We define it mostly in terms of money and the things that money allows us to obtain and enjoy. Even if we live relatively modestly, money and the things it brings us are very important to our feeling of dignity, for without those things … if for example we were as poor as a church mouse and forced to live in the circumstances of poverty … we cannot imagine a dignified existence. Partly because of what we are used to, partly because most of the poor people we see do not lead a dignified existence. (Of course, from a spiritual perspective, neither do people with money.)
But that is a failure of the ego-mind. We have all come upon people who were poor who had the radiance and spirit of angels. Spiritually, “prosperity and abundance” refers to a richness in life that has nothing to do with money and is not dependent on money. It refers to our loving relationship with ourselves, to our love of beauty in all forms … nature, music, art … to being in touch with the joy and positive energy in our heart and radiating it out to everything we come in contact with. It refers to a richness of spirit.
Regarding dignity, another important aspect of spiritual practice and being in touch with your true Buddha self is knowing that you have everything you need inside yourself to be at peace and happy and that therefore you will be ok, safe, regardless what life throws your way. You will always have your dignity, it can never be taken away from you.
As I’ve written in Making Your Way in Life as a Buddhist and in posts, even when truly devastating or humiliating things befall you, when dark things happen, those things cannot take away your dignity unless you allow them to. Even, for example, in the violent experience of rape, one will not lose one’s dignity because your true Buddha self knows, even if others question, that this was forced upon you. (It’s your ego-mind as well as others who question whether you in some way encouraged the act.) Regardless what the police, courts, or neighborhood people think, if you are steadfast in your connection with your true Buddha nature, your dignity cannot be taken away from you. The same is true for people in concentration camps, prison, or living in typically degrading circumstances, such as being homeless.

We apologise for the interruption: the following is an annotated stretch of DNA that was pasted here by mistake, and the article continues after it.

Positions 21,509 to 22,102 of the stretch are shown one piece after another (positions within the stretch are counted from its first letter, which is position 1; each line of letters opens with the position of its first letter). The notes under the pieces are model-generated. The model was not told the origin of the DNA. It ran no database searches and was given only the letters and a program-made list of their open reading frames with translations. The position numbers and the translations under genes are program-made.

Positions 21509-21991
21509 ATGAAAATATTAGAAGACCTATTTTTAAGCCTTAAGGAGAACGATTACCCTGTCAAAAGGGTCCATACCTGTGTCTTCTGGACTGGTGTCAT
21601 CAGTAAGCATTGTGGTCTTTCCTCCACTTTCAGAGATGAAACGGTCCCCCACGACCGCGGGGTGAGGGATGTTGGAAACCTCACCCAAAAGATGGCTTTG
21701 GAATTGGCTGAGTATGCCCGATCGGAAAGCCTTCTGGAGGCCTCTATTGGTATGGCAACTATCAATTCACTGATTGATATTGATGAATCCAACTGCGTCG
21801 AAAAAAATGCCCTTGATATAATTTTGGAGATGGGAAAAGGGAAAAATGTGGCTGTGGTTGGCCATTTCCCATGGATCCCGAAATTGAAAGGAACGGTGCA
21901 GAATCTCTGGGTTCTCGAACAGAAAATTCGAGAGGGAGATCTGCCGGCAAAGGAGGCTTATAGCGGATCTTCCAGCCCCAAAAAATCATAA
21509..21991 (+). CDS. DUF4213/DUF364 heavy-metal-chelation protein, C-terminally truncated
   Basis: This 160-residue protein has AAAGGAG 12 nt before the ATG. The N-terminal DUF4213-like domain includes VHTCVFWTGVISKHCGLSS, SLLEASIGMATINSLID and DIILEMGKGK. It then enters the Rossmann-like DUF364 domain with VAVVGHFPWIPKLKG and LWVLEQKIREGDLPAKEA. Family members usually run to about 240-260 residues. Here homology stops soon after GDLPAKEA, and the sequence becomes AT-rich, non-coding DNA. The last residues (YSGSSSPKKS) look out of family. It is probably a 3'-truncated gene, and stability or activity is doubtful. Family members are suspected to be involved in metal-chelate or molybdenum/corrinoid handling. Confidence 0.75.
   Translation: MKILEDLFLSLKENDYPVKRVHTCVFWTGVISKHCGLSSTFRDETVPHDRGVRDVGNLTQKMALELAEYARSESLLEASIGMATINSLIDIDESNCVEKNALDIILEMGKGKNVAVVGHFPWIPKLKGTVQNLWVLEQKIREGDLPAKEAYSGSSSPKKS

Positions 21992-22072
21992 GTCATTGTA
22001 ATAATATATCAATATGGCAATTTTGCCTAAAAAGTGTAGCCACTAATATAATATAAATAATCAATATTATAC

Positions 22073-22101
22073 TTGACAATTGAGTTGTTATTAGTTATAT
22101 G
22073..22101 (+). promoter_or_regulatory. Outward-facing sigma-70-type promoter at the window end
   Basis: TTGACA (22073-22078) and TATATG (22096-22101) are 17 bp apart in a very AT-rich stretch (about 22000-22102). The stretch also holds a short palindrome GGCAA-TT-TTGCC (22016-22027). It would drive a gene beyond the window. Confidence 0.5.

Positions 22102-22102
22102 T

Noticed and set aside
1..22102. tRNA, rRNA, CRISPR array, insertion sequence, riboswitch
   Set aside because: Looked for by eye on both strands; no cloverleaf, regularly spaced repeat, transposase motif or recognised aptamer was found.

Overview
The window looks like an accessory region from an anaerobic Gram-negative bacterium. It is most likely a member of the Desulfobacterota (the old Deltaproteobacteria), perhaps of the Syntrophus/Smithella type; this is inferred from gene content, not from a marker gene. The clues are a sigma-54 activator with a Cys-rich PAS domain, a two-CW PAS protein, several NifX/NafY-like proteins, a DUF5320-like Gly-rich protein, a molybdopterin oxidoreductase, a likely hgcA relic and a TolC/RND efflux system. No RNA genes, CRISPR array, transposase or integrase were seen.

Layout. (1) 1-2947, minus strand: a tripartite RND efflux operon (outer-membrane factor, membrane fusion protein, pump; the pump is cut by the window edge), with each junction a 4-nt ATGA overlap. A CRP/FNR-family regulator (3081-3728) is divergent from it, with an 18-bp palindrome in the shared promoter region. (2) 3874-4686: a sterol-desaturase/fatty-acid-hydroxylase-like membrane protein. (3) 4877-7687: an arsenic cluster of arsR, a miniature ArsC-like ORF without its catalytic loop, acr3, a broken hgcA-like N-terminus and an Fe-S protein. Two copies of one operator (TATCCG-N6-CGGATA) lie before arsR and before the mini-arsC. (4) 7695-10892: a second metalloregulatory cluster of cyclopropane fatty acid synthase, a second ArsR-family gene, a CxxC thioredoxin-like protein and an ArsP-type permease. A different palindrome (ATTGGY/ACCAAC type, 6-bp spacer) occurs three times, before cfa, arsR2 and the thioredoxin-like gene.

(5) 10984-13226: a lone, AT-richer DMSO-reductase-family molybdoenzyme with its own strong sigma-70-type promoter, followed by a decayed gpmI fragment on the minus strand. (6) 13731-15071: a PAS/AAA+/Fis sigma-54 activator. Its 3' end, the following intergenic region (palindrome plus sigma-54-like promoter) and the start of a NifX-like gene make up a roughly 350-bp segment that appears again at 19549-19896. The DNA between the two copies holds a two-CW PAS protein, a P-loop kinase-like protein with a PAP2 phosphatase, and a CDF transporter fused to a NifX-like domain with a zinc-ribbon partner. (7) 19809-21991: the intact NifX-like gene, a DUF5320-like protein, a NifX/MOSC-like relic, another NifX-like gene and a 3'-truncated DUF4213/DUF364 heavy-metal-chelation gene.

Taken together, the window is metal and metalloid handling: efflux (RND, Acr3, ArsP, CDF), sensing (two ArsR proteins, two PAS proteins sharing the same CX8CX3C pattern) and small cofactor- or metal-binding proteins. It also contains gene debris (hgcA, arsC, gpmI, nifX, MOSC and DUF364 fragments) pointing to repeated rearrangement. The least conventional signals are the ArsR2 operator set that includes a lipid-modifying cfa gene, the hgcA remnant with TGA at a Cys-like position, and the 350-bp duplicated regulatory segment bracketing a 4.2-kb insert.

If we have lived a middle class life, far from the horrors of war or the degradation of the ghetto, this is hard for us to imagine. And that is the point, to imagine is to give our power over to our ego-mind. This is rather a matter of faith, faith in our true Buddha self. Bach wrote a hymn titled, “A Mighty Fortress Is Our God.” Our Buddhist faith, our ability to take refuge in Buddha, dharma, and sangha is our might fortress. This is the true source of prosperity and abundance. And dignity.